Pulmonary atresia with intact ventricular septum

Pulmonary atresia with intact ventricular septum

Cite this article as:
Marc Anders. Pulmonary atresia with intact ventricular septum, Don't Forget the Bubbles, 2013. Available at:

Definition: atretic pulmonary valve leads to a hypertrophic and hypoplastic RV cavity. Pulmonary blood flow depends on PDA. Incidence 3:10.000


Decreased pulmonary blood flow (tet-spells) due to RVOT obstruction and increased PVR or/and congestive cardiac failure.


ECHO, angiography for coronary anatomy and to rule out ventriculo-coronary fistula.

Management preoperatively:

  • PGE1 infusion (20ng/kg/min) to maintain PDA patency
  • For persistent hypoperfusion with restrictive intra-atrial communication: ballon atrial septostomy
  • Aim for SpO2 75 – 85%

Preoperative preparation:

ECG, CXR, CUS, FBE, clotting, UECs, PRBC (4), FFP (2), platelets (2), cryoprecipitate (2).

Methylprednisolone 10mg/kg 12hrs and 6hrs pre surgery.


Dependent on the anatomical associations, degree of right ventricular hypoplasia and development of pulmonary arteries (Z-score of tricuspid valve):

  • In selected patients: balloon valvotomy (would require ongoing PGE1 infusion as the RV needs time for remodelling)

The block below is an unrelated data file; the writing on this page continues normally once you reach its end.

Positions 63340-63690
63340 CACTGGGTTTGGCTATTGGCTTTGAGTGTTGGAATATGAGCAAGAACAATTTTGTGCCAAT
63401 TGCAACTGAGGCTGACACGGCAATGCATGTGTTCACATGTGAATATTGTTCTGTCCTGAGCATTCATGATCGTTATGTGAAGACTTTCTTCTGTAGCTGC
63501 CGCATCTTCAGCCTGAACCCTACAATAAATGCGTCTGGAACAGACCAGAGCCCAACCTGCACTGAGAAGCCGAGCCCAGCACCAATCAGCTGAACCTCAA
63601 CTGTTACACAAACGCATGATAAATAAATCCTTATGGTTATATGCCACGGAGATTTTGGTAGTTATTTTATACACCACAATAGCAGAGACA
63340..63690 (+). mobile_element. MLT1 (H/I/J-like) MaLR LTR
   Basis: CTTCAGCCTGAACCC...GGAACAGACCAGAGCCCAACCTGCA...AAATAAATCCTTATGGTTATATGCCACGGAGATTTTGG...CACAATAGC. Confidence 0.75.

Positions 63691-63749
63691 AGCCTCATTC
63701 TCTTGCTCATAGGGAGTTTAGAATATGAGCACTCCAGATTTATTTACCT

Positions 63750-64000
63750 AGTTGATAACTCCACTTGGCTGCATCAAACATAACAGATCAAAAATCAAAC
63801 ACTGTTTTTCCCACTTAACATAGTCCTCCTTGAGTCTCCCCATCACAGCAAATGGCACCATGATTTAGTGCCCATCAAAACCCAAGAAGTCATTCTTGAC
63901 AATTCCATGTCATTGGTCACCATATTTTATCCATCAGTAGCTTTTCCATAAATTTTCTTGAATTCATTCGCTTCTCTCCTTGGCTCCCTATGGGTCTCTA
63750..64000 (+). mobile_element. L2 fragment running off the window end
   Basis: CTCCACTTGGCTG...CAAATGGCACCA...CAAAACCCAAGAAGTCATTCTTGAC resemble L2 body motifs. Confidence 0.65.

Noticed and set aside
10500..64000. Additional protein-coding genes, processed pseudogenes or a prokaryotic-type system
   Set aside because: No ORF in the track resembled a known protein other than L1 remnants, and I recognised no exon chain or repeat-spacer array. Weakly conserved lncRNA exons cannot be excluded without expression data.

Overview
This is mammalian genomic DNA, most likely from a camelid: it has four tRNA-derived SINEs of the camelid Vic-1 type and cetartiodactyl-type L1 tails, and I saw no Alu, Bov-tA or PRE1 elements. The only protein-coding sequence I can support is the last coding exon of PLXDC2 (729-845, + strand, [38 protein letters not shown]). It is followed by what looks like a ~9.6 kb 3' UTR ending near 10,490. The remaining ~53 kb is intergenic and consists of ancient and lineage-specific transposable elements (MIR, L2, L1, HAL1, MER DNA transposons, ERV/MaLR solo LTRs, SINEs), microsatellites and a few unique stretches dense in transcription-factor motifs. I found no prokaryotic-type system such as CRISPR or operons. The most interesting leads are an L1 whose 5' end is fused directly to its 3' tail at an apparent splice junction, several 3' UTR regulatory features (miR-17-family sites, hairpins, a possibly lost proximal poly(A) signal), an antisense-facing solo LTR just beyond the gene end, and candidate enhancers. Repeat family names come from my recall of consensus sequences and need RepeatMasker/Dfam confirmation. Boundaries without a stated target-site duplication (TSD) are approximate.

• Univentricular approach (Z-score <-4): systemic-pulmonary shunt (BT shunt, Glenn shunt, Fontan circulation)
  • Biventricular repair (Z-score >-2) TOF
  • Partial biventricular repair (1.5 ventricle repair) (Glenn Shunt)

Postoperative management:

As per BT shunt, Glenn shunt or Fontan circulation protocol

Specific problems:

  • High inotropic support and/or severe cyanosis may be indicators for inappropriate RV size and function
  • To prevent shunt thrombosis commence heparin 10U/kg/hr once no major bleeding


Long term survival: 86%


[1] Critical Heart Disease in Infants and Children; 2nd ed, Nichols et al: Pulmonary Atresia with intact ventricular septum

[2] Cardiol Young. 2005 Oct;15(5):447-68: Freedom et al: The significance of ventriculo-coronary arterial connections in the setting of pulmonary atresia with an intact ventricular septum

[3] Ann Thorac Surg. 2013 Feb 28. Mainwaring et al: Hemodynamic Assessment After Complete Repair of Pulmonary Atresia With Major Aortopulmonary Collaterals.

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About Marc Anders

Marc Anders is a paediatric intensivist.

Author: Marc Anders Marc Anders is a paediatric intensivist.

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